Page 2 - ServSafe Manager Study Guide for the ServSafe
The manager’s primary focus is to prevent foodborne illness, which occurs when food becomes contaminated by something harmful. Contaminants can be biological, chemical, or physical.
The Contamination Process
Most contamination happens accidentally (but it is possible for contamination to happen on purpose). Managers must be aware of contaminants and the ways they come in contact with food. Contamination can come from: the type of foods being used, water, air, dirt, chemicals used near food, a sick or unhygienic employee, pests, etc. Managers must be aware of all types of contamination and the potential sources.
Types of Contaminants
Most contaminants spread to food via the careless food handler, whether by cross-contamination with surfaces or tools, or not washing hands after the restroom and causing fecal-oral route contamination (feces remaining on fingers and passing to foods). Using a cleaner too close to food or leaving bones in a fish filet also causes contamination. Understanding all contaminant types and their sources is a manager’s priority.
Biological contaminants are microorganisms that pass onto food. Harmful microorganisms are known as pathogens, and some make you sick. Biological contaminants include: bacteria, viruses, parasites, and fungi (molds and yeast) and cause the most foodborne illnesses.
Bacteria are all around us. Some are healthy while others cause illness. They’re indiscernible and grow exponentially under the right conditions, but their growth can be slowed (using FAT TOM) or prevented (by minimum internal cooking temperatures).
FAT TOM—We use FAT TOM to help us remember the conditions that promote bacterial growth:
Food (something for the bacteria to grow in)
Acidity (little to no acid. A pH of around 7)
Temperature (the temperature danger zone range, 41°F to 135°F, where bacteria grows rapidly)
Time (the longer in the TDZ the more bacteria will grow)
Oxygen (some bacteria need it, some don’t)
Moisture (the more moisture, the better for bacterial growth)
Common Illness-Causing Bacteria—The FDA identifies Salmonella Typhi, nontyphoidal Salmonella (NTS), Shigella spp., and Shiga toxin-producing E. coli (STEC) as the four most common, highly contagious, severe illness-causing bacteria.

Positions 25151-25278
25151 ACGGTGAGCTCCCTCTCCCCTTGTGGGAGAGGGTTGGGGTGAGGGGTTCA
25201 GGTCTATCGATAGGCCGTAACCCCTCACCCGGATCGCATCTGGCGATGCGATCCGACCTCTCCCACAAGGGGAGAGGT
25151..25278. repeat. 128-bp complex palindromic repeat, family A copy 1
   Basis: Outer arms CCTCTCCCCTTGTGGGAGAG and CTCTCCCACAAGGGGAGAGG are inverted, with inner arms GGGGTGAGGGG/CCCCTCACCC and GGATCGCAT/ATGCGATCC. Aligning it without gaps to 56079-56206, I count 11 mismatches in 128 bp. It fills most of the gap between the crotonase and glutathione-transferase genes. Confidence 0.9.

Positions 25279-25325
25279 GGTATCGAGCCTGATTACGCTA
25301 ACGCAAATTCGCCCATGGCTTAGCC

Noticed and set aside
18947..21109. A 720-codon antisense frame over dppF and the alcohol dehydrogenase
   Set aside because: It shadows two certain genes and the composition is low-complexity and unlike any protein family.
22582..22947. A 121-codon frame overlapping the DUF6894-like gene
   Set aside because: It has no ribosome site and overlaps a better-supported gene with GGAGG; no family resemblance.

Viruses come from humans or animals and need a living host. They don’t grow in food, but can be passed in food. They can come from water, or anything typically contaminated with fecal matter (employees hands, dirt, etc.).
Major Viruses—The FDA identifies hepatitis A and norovirus as two highly contagious viruses that cause severe illness. Anyone diagnosed with either should not report to work.
Destruction of Viruses—Viruses cannot be slowed or prevented with minimum internal cooking temperatures, so it’s imperative managers and food handlers exhibit good personal hygiene when touching food, work surfaces, tools, etc. Cleaning up vomit quickly is also imperative.
Parasites cannot live and reproduce without a host and are commonly found in seafood, wild game, and foods that are processed with water (produce). Ordering food from reliable sources (especially frozen fish that will be served raw or uncooked) is the best defense against parasites, as well as minimum internal cooking temperatures.
Fungi includes yeasts, mushrooms, and molds. Always throw away moldy foods and buy mushrooms from reliable sources because some mushrooms create harmful toxins.
Naturally occurring toxins can be found in some plants, mushrooms, and seafood, and some toxins (histamine) are created when pathogens become time-temperature abused. They can’t be slowed or prevented by cooking, so always purchase these items from approved reputable sources.
There are many other pathogens that can cause foodborne illness beyond the ones mentioned here. The National Restaurant Association or your local regulatory authority can provide a supplemental list of harmful pathogens.
Chemical contamination occurs when food comes in contact with cleaners, sanitizers, polishes, pesticides, medications, etc. and food should be stored separately from them. Certain materials (zinc, pewter, copper, painted pottery) can also cause chemical contamination and shouldn’t be used for food if not food safe, and should never be used with acidic foods (e.g., tomato sauce).
Physical objects left in or dropped into food are contaminants, like metal shavings, fingernails, staples, bandages, glass, dirt, etc. These could cause mild to fatal injuries like cuts, tooth damage, or choking. Order food from reliable sources, inspect food, and practice good hygiene to prevent physical contamination.
Deliberate Food Contamination
Accidental contamination is very common, but preventing deliberate contamination is also a manager’s responsibility. Someone may try to tamper with food using any of the three types of contamination mentioned above at any point in the food supply chain.